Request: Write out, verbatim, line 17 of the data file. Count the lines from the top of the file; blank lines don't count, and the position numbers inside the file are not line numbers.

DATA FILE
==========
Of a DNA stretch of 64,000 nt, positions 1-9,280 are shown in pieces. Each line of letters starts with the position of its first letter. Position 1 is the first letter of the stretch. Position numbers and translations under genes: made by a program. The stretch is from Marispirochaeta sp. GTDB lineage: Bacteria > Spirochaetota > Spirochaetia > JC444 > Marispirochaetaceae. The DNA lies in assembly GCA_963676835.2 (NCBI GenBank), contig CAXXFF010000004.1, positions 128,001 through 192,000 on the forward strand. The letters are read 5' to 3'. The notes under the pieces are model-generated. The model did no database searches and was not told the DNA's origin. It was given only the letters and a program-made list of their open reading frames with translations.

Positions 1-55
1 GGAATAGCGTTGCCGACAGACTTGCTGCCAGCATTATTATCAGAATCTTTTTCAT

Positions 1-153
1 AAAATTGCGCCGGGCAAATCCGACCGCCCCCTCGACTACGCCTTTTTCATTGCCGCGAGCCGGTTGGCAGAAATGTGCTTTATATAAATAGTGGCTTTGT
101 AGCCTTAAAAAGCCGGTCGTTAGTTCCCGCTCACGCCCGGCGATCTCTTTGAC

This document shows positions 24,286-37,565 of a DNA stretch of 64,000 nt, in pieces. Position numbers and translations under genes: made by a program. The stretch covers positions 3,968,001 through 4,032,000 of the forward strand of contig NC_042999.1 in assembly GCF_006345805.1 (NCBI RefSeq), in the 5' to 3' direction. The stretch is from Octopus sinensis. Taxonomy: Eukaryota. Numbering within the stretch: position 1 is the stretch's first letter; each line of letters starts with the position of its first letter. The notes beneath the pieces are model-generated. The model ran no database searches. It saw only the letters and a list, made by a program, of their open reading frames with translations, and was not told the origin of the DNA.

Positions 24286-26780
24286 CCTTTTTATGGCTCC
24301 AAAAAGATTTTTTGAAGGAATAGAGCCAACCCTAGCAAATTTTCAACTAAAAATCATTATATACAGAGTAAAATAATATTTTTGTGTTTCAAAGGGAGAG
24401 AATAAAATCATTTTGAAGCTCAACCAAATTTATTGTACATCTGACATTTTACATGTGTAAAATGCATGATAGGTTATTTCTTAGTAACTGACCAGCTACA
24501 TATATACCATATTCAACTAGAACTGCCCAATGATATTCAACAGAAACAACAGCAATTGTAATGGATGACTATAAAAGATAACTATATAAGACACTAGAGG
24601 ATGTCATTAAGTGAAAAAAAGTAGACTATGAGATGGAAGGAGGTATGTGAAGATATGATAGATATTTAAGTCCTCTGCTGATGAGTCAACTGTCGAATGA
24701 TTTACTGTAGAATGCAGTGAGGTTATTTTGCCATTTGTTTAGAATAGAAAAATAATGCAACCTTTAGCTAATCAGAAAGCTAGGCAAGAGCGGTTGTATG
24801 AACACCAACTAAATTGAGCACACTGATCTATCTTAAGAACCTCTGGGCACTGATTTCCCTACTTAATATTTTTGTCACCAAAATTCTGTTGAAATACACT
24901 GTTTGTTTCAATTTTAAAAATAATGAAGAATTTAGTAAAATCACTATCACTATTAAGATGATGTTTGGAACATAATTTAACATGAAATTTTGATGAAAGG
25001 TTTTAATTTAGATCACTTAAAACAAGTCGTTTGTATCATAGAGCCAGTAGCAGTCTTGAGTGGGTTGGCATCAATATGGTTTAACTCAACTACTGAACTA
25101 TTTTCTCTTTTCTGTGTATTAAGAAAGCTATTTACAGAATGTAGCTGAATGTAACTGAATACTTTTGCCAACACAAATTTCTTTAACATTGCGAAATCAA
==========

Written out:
25001 TTTTAATTTAGATCACTTAAAACAAGTCGTTTGTATCATAGAGCCAGTAGCAGTCTTGAGTGGGTTGGCATCAATATGGTTTAACTCAACTACTGAACTA